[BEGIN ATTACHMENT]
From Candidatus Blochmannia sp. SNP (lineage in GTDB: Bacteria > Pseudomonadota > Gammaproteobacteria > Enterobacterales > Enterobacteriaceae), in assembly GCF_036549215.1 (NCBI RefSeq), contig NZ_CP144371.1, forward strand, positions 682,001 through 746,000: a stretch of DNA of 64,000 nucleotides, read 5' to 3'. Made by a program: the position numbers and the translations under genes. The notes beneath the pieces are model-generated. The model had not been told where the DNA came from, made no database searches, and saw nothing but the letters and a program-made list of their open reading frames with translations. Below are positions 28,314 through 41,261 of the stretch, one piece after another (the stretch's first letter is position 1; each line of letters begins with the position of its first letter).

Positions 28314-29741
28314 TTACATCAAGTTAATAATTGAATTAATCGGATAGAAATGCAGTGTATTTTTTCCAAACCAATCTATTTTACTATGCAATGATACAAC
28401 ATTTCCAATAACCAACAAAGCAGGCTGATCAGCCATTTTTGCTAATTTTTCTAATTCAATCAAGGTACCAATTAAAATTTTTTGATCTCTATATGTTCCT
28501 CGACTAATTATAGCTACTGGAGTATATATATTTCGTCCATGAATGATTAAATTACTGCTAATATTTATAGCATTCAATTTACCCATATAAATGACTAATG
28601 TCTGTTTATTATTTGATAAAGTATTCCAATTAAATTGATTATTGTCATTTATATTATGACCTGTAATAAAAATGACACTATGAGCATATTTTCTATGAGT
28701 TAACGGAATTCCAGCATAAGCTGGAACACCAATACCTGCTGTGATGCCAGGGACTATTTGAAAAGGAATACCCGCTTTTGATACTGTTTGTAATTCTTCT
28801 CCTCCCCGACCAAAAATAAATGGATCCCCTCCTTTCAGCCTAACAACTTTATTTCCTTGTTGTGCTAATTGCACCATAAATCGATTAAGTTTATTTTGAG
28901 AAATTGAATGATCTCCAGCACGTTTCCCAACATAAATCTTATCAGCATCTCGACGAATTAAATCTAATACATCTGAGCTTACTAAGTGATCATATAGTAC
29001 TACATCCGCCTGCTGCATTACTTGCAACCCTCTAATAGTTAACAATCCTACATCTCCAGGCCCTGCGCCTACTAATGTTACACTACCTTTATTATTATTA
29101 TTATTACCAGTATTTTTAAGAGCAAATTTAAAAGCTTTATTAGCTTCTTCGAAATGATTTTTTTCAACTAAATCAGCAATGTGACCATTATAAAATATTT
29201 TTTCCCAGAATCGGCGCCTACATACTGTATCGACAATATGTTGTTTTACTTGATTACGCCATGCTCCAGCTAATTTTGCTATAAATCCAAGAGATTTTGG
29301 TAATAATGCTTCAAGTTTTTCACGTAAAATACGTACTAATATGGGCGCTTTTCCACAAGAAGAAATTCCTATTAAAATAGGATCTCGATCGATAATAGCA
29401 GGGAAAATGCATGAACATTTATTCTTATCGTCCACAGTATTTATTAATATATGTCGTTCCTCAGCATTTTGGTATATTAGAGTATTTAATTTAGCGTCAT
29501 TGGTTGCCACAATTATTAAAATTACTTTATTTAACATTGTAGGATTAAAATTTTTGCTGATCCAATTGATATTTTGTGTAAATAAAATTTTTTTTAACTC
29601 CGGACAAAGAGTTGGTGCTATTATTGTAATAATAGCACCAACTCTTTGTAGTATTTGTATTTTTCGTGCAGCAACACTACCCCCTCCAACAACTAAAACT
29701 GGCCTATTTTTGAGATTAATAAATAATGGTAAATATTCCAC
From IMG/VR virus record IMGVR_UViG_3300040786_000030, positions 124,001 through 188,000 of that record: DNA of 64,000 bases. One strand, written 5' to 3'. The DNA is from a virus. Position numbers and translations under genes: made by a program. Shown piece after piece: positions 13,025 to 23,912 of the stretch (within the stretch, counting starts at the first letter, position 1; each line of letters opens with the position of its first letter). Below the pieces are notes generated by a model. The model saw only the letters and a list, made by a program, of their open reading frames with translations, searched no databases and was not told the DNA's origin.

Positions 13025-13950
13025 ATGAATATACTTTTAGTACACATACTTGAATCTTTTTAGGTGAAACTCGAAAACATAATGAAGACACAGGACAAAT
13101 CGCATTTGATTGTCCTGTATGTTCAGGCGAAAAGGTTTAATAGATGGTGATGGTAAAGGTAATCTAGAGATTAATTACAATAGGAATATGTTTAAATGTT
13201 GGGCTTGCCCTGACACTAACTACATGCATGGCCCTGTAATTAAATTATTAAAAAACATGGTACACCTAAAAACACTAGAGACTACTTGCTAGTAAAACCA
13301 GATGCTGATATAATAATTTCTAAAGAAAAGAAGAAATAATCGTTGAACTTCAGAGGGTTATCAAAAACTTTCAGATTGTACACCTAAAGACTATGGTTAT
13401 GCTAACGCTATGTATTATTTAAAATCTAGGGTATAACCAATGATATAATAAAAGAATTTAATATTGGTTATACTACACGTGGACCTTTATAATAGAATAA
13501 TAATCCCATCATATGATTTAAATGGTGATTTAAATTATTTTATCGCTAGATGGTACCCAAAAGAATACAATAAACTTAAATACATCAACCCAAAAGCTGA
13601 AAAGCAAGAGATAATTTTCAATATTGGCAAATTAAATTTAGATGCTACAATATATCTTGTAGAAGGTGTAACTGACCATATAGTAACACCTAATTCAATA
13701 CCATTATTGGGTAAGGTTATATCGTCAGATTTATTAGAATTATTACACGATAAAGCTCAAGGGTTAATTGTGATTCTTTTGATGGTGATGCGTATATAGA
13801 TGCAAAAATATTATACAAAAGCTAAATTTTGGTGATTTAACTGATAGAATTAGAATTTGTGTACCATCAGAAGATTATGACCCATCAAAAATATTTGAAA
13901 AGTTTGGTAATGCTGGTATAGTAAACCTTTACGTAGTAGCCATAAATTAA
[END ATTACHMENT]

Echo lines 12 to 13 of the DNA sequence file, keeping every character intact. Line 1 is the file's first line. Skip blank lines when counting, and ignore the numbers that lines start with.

29201 TTTCCCAGAATCGGCGCCTACATACTGTATCGACAATATGTTGTTTTACTTGATTACGCCATGCTCCAGCTAATTTTGCTATAAATCCAAGAGATTTTGG
29301 TAATAATGCTTCAAGTTTTTCACGTAAAATACGTACTAATATGGGCGCTTTTCCACAAGAAGAAATTCCTATTAAAATAGGATCTCGATCGATAATAGCA